The Bold and the Beautiful
Who’s to say that a woman’s attraction to wealth and influence is any more shallow than a man’s to beauty or sexual allure? Whatever the motivation, writes James Medd, it took courage and strength of character for women in the 20th century to behave in a way men considered their birthright.
History can be a harsh judge. This is particularly so when it is considering — or rather, ignoring — the effects of privilege, and rarely more than when examining the lives of famous women. The phrase ‘behind every great man is a great woman’ exists only because, for centuries, that great woman was forced to the back. Some, however, were bold enough to push their way forward. Most would deny this, conscious of the judgment of the present, let alone history. But if their avenue to wealth and status was restricted to little more than a ‘good marriage’, who is to say that a woman’s attraction to wealth and influence is any more shallow than a man’s to beauty or sexual allure? It would be easy, for example, to dismiss Nina Dyer, married to two of the richest men of her time, as a ‘gold-digger’, the female equivalent of the great playboy Porfirio Rubirosa. Many did, too, but she denied it with conviction. “People have called me a schemer,” she said, “but nothing is further from the truth. Luck just comes my way without my doing anything about it. It has been like that during most of my grown-up life.” Luck, for Nina, just so happened to take the form of great beauty and sexual allure. With these, she traded the prospect of a quiet life in a colonial backwater for one of wealth and glamour. Born in Sri Lanka (then Ceylon) in 1930, the daughter of a tea plantation owner and his Indian wife, she was comfortable enough. She yearned for more, however, and set off for her father’s homeland at 20, first as a drama student in Liverpool, then in London, working as a catwalk model. With her feline eyes, full lips and ability to switch from playful lover to elegant dreamgirl as the occasion dictated, she was a natural, and took to the job and its lifestyle. Moving next to Paris, she became Pierre Balmain’s favourite and a fixture on the Riviera, an habituée of the yacht and villa party circuit. By 1953 she had captured the attention of Dutch-born industrialist Baron Hans Heinrich Thyssen-Bornemisza. ‘Heini’, as he was known, had inherited an uncountable fortune made in steel and arms. Although he was married with two children, his affection for Nina was expressed in the most lavish terms. On top of a mountain of jewels, he gave her one of only four wild chinchilla coats then existent in the world, as well as two sports cars and a pair of black panthers, who followed her everywhere, hotel suites included. For Valentine’s Day, he added a Jamaican island, Pellew, where she built a bamboo hut and, to great scandal, swam naked. They married in 1954, but it lasted just months. Thyssen discovered that Nina had already moved on, to a penniless but very handsome French actor. Heini was driven to punch the lover in a Paris nightclub a few weeks after the marriage but waited two years to divorce her, still apparently rather against his will. “It’s a most disagreeable operation,” he explained. Nina kept the panthers, along with $2.8 million, a château with 70 acres outside Paris, and $364,000 of jewels. Within a year she had turned another impossibly rich head, that of Sadruddin Aga Khan, son of the Aga Khan. This time the jewels included a parure specially fashioned by Cartier in honour of her panthers, and she took ownership of Pellew’s neighbouring island, renamed Tiamo, which became her boathouse. Sadruddin was in almost all other ways neglectful, however. They married in 1957 but separated after three years and divorced in 1962, leaving her with a further $1.4m. After a sojourn on Pellew, Nina moved to Paris and attempted a return to modelling that ended before it had begun. She continued to expand her jewellery collection, always favouring Cartier, but had no children, few friends and little else to occupy her. Miserably, she ended her own life with an overdose of sleeping pills, aged just 35, leaving her fortune to animal welfare causes.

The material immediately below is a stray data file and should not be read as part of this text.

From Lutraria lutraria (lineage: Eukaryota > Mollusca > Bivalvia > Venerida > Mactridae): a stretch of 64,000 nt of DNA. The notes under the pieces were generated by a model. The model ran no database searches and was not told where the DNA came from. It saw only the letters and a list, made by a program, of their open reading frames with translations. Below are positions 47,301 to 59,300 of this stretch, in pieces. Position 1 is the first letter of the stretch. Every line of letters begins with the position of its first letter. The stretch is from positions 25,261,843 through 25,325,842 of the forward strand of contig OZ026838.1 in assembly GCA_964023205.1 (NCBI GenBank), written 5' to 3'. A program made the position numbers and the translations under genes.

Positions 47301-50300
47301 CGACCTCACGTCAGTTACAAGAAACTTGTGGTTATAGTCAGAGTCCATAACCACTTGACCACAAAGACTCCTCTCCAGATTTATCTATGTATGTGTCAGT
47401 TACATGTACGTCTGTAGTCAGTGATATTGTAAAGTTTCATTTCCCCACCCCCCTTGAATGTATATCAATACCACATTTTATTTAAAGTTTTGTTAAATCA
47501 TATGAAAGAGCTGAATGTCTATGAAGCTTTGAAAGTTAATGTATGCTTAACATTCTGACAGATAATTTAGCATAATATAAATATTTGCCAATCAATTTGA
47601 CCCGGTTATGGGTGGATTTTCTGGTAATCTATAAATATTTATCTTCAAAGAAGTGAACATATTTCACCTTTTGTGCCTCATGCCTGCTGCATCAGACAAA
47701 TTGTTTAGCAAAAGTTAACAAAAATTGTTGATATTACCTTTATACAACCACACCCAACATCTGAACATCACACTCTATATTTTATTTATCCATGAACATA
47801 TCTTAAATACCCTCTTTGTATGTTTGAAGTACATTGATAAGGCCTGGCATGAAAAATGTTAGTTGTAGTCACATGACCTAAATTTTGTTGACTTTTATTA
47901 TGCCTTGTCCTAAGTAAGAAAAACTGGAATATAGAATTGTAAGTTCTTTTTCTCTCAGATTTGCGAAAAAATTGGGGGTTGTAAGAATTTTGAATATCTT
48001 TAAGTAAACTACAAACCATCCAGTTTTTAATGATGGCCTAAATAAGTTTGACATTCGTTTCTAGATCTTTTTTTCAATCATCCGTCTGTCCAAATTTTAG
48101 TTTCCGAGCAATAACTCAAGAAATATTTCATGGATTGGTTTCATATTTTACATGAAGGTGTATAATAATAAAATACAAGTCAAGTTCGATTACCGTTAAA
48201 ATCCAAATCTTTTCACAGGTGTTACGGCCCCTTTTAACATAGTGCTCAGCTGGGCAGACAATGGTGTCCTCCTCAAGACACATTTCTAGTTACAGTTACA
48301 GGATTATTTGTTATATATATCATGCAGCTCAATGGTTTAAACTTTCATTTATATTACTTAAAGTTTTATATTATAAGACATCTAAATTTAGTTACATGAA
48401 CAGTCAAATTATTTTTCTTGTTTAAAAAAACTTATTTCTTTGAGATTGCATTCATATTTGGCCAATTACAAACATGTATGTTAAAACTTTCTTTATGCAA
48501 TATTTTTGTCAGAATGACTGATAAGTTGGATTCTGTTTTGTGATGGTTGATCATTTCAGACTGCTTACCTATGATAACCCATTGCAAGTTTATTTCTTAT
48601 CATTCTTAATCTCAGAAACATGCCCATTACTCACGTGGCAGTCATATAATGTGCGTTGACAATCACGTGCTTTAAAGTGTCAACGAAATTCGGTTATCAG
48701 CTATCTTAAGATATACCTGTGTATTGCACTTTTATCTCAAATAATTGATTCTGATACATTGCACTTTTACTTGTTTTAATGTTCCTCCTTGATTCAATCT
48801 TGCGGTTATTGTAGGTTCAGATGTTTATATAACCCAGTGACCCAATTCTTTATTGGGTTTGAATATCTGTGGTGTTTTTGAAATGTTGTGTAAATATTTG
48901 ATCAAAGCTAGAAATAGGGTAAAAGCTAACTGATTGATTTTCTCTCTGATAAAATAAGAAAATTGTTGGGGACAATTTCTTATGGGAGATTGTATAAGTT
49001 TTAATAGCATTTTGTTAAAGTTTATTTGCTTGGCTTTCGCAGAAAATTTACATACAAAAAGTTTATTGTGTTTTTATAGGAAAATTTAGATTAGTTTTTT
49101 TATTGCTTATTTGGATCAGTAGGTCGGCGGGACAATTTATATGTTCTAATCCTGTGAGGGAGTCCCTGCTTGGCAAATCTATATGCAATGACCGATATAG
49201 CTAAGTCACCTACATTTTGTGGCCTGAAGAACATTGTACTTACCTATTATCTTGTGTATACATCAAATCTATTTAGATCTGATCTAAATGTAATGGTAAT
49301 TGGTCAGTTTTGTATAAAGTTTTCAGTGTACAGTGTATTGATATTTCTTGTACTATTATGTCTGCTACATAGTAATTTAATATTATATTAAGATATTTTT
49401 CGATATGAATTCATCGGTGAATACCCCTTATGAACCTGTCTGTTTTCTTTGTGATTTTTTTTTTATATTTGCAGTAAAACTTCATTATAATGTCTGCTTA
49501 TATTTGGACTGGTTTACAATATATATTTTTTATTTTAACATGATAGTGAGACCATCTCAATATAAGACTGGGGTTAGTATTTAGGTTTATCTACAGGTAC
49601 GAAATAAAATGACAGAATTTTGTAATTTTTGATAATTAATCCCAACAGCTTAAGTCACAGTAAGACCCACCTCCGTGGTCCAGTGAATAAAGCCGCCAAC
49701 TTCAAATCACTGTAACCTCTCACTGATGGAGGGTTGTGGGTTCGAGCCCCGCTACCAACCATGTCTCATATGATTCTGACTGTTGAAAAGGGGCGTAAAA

By then there was a new Baroness Thyssen, a woman with remarkable similarities to her predecessor. Fiona Campbell-Walter was another British expatriate, born in Auckland, New Zealand, in 1932 to a Scottish-born rear admiral in the Royal Navy. She was also a star model, embodying a look that spanned the monochrome formality of the post-war era with the onset of the technicolour sixties, one that found favour with photographers as disparate as Cecil Beaton and David Bailey, as well as the great fashion houses of Schiaparelli, Lanvin, Dior and Valentino. She met the freshly divorced Thyssen on the slopes of St. Moritz. “He was the most marvellously romantic figure,” she later said. “He would swish down the slopes without gloves, smoking a cigarette, wearing a shirt with a great eagle on the back. He had fantastic glamour.” He was equally taken with her, and, despite his resolution to remain a bachelor “for some time”, they were married 12 hours after that first encounter. For a few years they lived in classical European grandeur in the villa above Lake Lugano that housed Thyssen’s extraordinary art collection, including works by Degas, Goya, Picasso and Mondrian. Fiona was an enthusiastic wife, telling one reporter: “We have mutual interests and no secrets at all. There will be no misunderstandings.” Sadly, the Baron did not agree, and in 1965 they split. When she asked why, he told her, in the fashion of one jaded by a life free from all friction, that she should have been more flirtatious with other men in order to make him want her. She moved to London with their two children and a £420,000 settlement, but was soon linked to another great European heir. This time it was Alexander Onassis, scion of Aristotle, and 16 years her junior. She resisted the relationship for four years but relented when he was 20, to the aggressive disapproval of the shipping magnate and his family. To her eyes, it was a battle for control. “What really worried him,” she said later, “was that I ‘trained’ his son.” For the oligarchs of the time, female allure was all very well, but it was never to trump male authority. No account was taken for the age gap of Onassis’s own marriages — both his second wife, Jackie Kennedy, and his first were 23 years younger than him. Fiona always claimed to have been uninterested in her lover’s wealth and only ever took gifts bought with his own salary. This was not to be a tale of love conquering all, however. In 1973, Alexander died in a plane crash. In an echo of Nina Dyer’s will, Fiona devoted her energies to animal welfare. It’s tempting to find a metaphor of domination and repressed power in this mutual interest. Subscribe here to read the full story or pick up your copy of Issue 52, on newsstands now.